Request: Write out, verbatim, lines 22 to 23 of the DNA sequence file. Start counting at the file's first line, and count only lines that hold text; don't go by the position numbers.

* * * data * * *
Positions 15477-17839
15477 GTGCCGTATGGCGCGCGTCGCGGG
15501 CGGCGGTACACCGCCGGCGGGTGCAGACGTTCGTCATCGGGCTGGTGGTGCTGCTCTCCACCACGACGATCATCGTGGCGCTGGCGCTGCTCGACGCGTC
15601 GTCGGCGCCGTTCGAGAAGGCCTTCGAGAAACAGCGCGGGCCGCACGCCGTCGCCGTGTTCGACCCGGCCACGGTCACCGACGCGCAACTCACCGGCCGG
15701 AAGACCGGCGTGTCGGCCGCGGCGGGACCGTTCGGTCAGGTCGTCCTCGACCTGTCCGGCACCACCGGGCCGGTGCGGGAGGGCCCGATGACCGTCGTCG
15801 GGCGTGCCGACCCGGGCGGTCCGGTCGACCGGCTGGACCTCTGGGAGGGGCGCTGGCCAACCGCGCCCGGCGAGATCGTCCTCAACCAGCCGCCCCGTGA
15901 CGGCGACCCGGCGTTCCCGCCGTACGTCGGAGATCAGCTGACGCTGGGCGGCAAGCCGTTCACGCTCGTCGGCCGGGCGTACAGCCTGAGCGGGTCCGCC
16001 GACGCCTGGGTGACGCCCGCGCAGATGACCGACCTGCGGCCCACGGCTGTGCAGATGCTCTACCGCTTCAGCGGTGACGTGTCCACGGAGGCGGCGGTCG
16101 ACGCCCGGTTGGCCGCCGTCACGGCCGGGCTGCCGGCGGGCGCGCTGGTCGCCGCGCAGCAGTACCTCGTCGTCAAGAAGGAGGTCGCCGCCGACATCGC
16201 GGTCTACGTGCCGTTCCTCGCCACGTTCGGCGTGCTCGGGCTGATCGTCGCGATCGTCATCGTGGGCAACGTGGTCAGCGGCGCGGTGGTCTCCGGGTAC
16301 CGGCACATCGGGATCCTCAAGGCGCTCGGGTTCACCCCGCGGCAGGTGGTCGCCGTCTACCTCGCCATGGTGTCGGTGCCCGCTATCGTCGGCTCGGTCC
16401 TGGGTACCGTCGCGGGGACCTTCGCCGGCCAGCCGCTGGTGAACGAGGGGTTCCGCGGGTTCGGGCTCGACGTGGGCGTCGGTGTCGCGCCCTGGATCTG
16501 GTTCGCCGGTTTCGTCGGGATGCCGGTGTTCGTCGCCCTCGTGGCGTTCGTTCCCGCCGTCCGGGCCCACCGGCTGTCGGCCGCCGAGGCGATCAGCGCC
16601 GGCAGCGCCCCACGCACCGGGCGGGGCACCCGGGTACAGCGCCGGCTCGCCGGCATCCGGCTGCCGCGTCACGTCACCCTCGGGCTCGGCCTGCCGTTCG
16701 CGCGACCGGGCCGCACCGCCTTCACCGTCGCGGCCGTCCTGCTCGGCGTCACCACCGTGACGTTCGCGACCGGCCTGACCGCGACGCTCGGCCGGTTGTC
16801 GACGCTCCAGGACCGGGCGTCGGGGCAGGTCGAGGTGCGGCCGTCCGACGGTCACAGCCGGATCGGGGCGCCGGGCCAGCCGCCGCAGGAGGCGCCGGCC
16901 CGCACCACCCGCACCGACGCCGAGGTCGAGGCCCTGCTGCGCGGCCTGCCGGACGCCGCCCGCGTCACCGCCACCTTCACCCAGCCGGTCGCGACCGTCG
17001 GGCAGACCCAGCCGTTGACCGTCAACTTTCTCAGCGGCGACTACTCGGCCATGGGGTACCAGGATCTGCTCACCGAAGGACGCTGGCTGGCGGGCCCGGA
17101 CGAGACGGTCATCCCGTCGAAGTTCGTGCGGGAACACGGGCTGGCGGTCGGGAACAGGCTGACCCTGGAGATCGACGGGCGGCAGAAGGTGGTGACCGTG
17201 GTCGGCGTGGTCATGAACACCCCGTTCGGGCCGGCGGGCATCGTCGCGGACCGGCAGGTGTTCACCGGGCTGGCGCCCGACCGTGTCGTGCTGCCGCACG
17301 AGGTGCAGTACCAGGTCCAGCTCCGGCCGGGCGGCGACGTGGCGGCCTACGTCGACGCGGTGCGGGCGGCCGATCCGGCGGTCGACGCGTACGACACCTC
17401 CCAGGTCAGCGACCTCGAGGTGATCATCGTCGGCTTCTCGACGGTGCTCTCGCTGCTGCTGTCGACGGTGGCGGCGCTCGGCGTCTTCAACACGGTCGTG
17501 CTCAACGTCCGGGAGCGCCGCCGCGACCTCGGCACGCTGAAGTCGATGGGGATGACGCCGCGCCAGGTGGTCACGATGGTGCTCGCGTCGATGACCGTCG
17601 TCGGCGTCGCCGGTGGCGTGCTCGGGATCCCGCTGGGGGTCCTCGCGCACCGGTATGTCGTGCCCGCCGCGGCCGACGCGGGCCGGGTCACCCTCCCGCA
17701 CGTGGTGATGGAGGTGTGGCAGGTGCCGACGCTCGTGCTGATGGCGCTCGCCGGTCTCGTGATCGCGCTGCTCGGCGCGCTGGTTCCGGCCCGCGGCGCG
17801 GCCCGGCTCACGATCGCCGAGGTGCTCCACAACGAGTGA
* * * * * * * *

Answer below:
17401 CCAGGTCAGCGACCTCGAGGTGATCATCGTCGGCTTCTCGACGGTGCTCTCGCTGCTGCTGTCGACGGTGGCGGCGCTCGGCGTCTTCAACACGGTCGTG
17501 CTCAACGTCCGGGAGCGCCGCCGCGACCTCGGCACGCTGAAGTCGATGGGGATGACGCCGCGCCAGGTGGTCACGATGGTGCTCGCGTCGATGACCGTCG